The Permission Slip Google Gives That Jesus Doesn't
I googled the word "teenager" the other day. Wikipedia told me that the teenage years are marked by mood swings, conflict, and experimentation and that defying parents is a normal part of the teen years. The teaser for the next Google entry stated "parenting teenagers can be frustrating" and promised to give parents tools to survive their child's years as a teen. No wonder that site comes up early on the list of searchable items under "teenager." If all teenagers are moody, conflicted, and defiant, then all parents of teenagers must be desperate for help.
Our culture teaches that the teen years are inevitably filled with emotional turmoil, angst, and rebellion. But plug "teenager" into a Bible search, and you know what you'll get? Nothing. Nada. Zip. That's because Scripture doesn't make exceptions for teens. You don't get a separate set of rules just because your hormones are raging. And especially when it comes to the way you relate to your parents, there is no biblical free pass for rebellion.
In fact, God's Word repeatedly urges us to do the opposite of rebel against our authorities, especially our parents. Instead, we are to submit.
Romans 13:1 says, "Everyone must submit himself to the governing authorities, for there is no authority except that which God has established."
Hebrews 13:17 says, "Obey your leaders and submit to their authority. They keep watch over you as men who must give an account. Obey them so that their work will be a joy, not a burden, for that would be of no advantage to you."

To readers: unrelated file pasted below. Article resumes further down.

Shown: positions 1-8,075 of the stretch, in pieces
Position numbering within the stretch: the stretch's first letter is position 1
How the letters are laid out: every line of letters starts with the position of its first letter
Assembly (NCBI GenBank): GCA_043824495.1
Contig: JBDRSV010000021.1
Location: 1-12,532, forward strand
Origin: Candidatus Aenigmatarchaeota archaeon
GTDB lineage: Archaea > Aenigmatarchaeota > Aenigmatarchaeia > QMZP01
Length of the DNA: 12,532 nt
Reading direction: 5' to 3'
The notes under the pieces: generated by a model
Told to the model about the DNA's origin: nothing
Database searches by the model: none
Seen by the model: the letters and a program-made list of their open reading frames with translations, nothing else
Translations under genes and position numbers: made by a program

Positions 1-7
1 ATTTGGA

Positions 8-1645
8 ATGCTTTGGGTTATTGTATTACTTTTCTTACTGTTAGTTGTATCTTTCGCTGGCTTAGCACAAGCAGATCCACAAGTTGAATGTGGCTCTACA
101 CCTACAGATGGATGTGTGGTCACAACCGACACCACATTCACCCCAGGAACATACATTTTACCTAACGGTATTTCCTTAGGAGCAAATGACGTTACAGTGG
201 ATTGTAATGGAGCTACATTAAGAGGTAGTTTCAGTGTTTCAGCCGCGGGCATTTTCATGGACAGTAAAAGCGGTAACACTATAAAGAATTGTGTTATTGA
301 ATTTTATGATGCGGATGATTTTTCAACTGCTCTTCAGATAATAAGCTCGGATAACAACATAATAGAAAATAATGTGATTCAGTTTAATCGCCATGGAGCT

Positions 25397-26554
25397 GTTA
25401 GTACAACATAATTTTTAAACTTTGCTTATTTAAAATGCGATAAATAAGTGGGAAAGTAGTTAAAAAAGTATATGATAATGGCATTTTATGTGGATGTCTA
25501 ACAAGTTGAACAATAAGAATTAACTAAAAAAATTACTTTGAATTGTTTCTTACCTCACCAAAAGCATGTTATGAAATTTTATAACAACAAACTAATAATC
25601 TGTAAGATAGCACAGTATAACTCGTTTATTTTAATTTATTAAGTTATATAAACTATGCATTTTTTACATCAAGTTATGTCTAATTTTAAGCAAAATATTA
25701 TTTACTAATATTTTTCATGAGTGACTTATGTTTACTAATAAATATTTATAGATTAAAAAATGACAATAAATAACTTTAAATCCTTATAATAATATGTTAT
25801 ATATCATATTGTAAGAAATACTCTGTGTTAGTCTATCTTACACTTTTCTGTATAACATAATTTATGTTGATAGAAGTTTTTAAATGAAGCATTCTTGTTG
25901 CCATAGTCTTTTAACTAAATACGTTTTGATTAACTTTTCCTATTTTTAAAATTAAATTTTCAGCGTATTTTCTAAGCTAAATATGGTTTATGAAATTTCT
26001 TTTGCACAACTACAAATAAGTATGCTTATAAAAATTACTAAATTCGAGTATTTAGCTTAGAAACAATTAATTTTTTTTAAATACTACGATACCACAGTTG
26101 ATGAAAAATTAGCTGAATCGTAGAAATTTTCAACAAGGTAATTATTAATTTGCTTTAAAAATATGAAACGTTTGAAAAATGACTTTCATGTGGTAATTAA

Ephesians 5:21 says, "Submit to one another out of reverence for Christ."
Ephesians 6:1–3 states it even more clearly: "Children, obey your parents in the Lord, for this is right. Honor your father and mother"—which is the first commandment with a promise—‘that it may go well with you and that you may enjoy long life on the earth.'"
There's no other way to spin it. According to God's Word, you are called to submit, not rebel against, your authority especially your parents. Many of the young women I interviewed for Lies Young Women Believe or interact with through ministry agree with this principle in theory, but not in practice. Most often, they are willing to submit to their parents only when they agree with their decision. This is a big, fat lie about submission.
Nancy Leigh DeMoss and Dannah Gresh tackle this lie head on in Lies Young Women Believe.
I only need to submit to if I agree with my authority. That's not submission. That's just agreement and cooperation. Ephesians 5:21 says we are to submit to God-ordained authority "out of reverence for Christ." Even when you do not agree with the authority God has placed over you, love and respect for Christ should motivate you to submit (Lies Young Women Believe, 112).
I'm wondering if you're willing to prove Google wrong. Will you live out the biblical principle of submission even when you don't agree with your parents' rules? Will you trust God that His principles on authority and submission are rooted in your best interests? Will you be a teenager who skips the rebellion and rests in the fruit of a life lived like Christ?
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